To be honest, while I'm relieved to have received my masters degree in theology and thankful that my thesis was well received, graduating has all felt a bit anti-climactic. It's been eight years, thousands of dollars and hours, and a fair few tears along the way. I've found myself asking whether it was all worth it. My family have paid a massive price having me tucked away in my office for so many late nights. My youngest son Levi has only ever known me as a Dad who works long days and studies most nights. I don't think the words cum laude on the certificate that will hang on my wall can make up for the many hours that he could have been playing soccer in the yard with me. I think my church has benefited broadly from the study because it's sharpened me as a preacher and leader, but my 180 page thesis which took 4 years to research and write, may never be read by anyone except my Dad. (Thanks Dad.)
So what makes this all worth it? Why would one study theology for that long and what does one really learn that applies to real life and work?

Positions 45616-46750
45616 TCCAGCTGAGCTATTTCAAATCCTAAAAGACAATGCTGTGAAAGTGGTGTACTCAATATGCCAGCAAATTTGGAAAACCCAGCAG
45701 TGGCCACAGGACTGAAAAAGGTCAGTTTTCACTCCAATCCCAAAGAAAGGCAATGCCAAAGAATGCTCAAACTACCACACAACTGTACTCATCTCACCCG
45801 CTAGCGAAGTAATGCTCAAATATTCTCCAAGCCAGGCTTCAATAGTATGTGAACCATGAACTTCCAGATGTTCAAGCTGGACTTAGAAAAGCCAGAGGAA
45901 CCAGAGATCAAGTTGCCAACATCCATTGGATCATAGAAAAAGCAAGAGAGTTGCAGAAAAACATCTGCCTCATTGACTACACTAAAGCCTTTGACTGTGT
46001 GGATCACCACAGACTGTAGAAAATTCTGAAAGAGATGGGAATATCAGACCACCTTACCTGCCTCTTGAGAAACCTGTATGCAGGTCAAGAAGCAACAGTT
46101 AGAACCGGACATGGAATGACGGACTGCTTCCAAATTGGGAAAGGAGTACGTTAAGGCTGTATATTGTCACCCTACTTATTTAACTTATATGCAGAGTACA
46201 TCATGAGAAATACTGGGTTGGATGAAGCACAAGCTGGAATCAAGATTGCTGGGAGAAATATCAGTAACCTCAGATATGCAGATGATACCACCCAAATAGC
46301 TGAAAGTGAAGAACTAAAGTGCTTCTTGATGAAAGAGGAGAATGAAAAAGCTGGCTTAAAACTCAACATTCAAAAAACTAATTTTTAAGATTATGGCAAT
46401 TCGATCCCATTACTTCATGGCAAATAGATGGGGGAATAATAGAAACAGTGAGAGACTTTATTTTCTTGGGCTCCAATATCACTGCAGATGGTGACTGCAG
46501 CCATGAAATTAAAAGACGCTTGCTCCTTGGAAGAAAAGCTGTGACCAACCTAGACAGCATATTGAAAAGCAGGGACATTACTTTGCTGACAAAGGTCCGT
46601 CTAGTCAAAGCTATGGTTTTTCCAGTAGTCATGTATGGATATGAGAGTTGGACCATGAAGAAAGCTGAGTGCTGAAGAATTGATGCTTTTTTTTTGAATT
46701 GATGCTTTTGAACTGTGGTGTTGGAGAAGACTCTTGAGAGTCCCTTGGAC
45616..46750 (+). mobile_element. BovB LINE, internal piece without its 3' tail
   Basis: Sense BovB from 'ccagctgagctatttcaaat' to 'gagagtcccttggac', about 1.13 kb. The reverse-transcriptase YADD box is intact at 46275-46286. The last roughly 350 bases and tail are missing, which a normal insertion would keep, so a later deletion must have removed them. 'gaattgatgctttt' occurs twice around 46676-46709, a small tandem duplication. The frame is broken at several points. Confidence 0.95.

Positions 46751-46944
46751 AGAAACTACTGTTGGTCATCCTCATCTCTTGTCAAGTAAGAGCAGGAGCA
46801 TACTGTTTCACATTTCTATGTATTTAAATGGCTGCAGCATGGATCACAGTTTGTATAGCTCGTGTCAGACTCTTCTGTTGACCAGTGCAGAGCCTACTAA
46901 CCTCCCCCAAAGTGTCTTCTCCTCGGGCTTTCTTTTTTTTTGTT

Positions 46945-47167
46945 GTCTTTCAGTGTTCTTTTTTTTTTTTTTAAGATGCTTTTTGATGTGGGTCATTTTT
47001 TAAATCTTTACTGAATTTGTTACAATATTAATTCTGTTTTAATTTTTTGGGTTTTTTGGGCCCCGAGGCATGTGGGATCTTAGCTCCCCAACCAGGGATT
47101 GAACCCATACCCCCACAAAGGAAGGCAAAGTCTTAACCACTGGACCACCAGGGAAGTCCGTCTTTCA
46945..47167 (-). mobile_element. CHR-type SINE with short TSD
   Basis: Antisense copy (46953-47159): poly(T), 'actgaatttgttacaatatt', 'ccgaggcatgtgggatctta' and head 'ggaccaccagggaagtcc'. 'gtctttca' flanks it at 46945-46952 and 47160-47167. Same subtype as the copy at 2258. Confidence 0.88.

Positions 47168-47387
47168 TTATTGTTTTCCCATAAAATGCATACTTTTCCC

Well, for me, there were at least 5 valuable lessons.
1. I learned to love God with my mind.
I don't aspire to be the stuffy academic type - tweed jacket with elbow patches and pipe. I'm a heart guy. I feel deeply. I'm a strength guy. I like to get things done. But there's another part of the Great Commandment, 'You shall love the Lord your God with all your mind,' that I've learned to obey better these last eight years. I've learned that clear, wise, Biblical thinking is part of the way we are called to love God. God is not glorified by falsehood or foolishness, no matter how passionate or energetic we are. God is wise and he wants His people to be wise about His Word and His world. Leaders in the Church should be able to guard sound doctrine, refute heresy and give reason for the hope of the gospel. That requires a clear head. God forbid that I have a swollen head and a hollow heart. But neither do I want a swollen heart and a hollow head.
2. I learned I was an expert on Model and a novice on Message